PHOTOS: Famous Baboon Kataza in Beloved Cape Before Being Moved to Limpopo
Award-winning Western Cape photographer Rob Tarr enjoyed an incredibly special photo session with Cape Town (and now South Africa’s) most famous baboon, Kataza, before the animal was packed up and moved across the country to Limpopo. Here are Rob’s thoughts, and amazing photos. Kataza’s ‘Great Trek’ to his new home is featured on Carte Blanche […]
Award-winning Western Cape photographer Rob Tarr enjoyed an incredibly special photo session with Cape Town (and now South Africa’s) most famous baboon, Kataza, before the animal was packed up and moved across the country to Limpopo. Here are Rob’s thoughts, and amazing photos. Kataza’s ‘Great Trek’ to his new home is featured on Carte Blanche tonight (see bottom of page for more).
On Friday 15 January, I was told that Kataza had been seen just up the road from our home in Glencairn Heights. Happily he was chilling in the fynbos when I found him, and in no rush to go anywhere. I spent the next hour or so in his vicinity as he wandered around foraging, drinking, surveying his territory, and quietly ignoring me.
I was really excited at this opportunity to meet this unfortunate celebrity, as I had years ago enjoyed photographing the baboon troop that was often in the area, before they were all chased away from the area by baboon “managers” and paintball guns.
During this time with Kataza I was interested to see the variety of plant species that he seemed to be consuming, although mostly I couldn’t get a clear view of what exactly he was selecting. On reviewing the images it was fascinating, though, to see that one of the items he picked was a stick insect – look closely and you will see it.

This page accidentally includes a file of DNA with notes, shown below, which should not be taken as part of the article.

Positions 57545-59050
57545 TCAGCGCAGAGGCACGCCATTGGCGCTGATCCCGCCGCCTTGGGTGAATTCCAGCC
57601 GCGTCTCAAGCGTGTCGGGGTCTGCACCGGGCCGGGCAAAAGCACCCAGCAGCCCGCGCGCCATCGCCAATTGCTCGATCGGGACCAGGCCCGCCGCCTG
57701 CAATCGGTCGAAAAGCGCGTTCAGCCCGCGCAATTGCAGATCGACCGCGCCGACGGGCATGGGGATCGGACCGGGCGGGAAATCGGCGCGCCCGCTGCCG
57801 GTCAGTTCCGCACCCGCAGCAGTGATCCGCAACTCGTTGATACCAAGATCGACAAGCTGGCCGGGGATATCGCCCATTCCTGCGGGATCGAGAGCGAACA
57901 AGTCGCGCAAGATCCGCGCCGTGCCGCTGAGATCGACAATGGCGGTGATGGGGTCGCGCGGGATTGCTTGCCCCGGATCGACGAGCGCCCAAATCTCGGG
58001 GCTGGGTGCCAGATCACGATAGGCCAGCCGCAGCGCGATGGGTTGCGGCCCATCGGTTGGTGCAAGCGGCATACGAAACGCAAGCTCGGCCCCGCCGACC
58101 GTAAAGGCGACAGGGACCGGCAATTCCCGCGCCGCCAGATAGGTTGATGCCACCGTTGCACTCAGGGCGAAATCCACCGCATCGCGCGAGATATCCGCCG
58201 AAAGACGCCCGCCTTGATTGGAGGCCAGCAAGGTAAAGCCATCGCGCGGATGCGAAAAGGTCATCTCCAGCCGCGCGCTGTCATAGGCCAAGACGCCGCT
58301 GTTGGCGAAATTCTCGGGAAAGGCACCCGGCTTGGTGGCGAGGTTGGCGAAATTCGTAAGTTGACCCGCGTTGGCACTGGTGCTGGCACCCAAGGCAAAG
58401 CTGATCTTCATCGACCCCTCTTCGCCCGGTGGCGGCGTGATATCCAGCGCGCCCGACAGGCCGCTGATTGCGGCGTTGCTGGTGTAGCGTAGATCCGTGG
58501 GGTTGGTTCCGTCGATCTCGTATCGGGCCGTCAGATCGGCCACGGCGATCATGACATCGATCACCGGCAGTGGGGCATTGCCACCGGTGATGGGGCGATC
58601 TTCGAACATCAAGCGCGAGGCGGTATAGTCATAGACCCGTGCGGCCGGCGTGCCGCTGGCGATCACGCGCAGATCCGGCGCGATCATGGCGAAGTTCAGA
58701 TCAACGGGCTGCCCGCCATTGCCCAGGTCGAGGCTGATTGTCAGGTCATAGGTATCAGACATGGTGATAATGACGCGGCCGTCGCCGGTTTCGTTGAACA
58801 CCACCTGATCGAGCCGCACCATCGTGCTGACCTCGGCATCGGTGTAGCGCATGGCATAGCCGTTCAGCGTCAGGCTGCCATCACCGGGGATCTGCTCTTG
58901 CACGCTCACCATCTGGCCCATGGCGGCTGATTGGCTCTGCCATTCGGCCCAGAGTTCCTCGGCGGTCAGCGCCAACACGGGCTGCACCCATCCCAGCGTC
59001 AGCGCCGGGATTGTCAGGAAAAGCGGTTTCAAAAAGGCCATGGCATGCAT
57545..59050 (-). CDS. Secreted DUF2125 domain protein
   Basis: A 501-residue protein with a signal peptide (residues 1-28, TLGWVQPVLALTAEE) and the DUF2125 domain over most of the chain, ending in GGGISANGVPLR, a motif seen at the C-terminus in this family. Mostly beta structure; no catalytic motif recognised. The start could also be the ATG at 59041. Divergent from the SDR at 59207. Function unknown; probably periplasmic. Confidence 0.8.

From the preceding images (not shown here) he appeared to have specifically picked this from a woody shrub. He also enjoyed pelargonium leaves and a fistful of erica blooms at one point.
But his main feast was provided from the flowers of the yellow pincushions that grow in this area. He must have consumed at least 15 of these in the time I was watching: stripping off the yellow pincushion part, and eating the central stem/core of the flower.
At one stage he was visited by a tame crow called Snaps, that lives in the area, and it was fascinating watching the interaction between these two. Snaps being rather agitated by this intruder in her territory, and Kataza being very chilled… until Snaps dive-bombed him – and he made a grab at her, but happily missed. ?
In conclusion, although I really enjoyed this time with Kataza, I feel very concerned about reports that he is due to be captured and moved around 2,000 km to Limpopo province. Watching him selectively forage in the fynbos like he did, I was left wondering how he will fare in a biome that is completely different from the Cape fynbos.
He has learned how to forage here since an early age, so how does he adapt to a place that probably has NONE of the plant species to which he is accustomed? I am no expert, but this troubles me, and I hope the powers that be have considered this aspect, and have good data that show that he should be able to learn from scratch, what to eat and what to avoid. If not, there is definite cause for concern.
Good luck, Kataza. I hope this all works out well for you. I feel privileged to have spent some time nearby, seeing you going about your business. Special memories. ?
UPDATE: Kataza was darted and removed from the area on the morning of 18 Jan. His new journey begins…
All photos captured with a Canon 5Dmkiii, and 70-200mm f/2.8ii lens, at 1/1000 sec.
Follow ROB TARR on Facebook here or visit his site at www.robtarr.co.za
WATCH VIDEO Kataza’s Great Trek
Carte Blanche says: “Rarely have the fortunes of one animal grabbed as many headlines as Kataza – a magnificent chacma baboon originally from a troop in the mountains near the village Kommetjie from where City of Cape Town officials removed him for raiding homes. Darting and relocating him to Tokai unleashed a social media storm. Petitions and even a high court application followed. Homeowners, scientists and government argued for euthanasia. Animal welfare activists put their foot down. In the end, the NSPCA stepped in and found him a new home – 2000km away in Limpopo. Carte Blanche accompanied him on his great journey north.”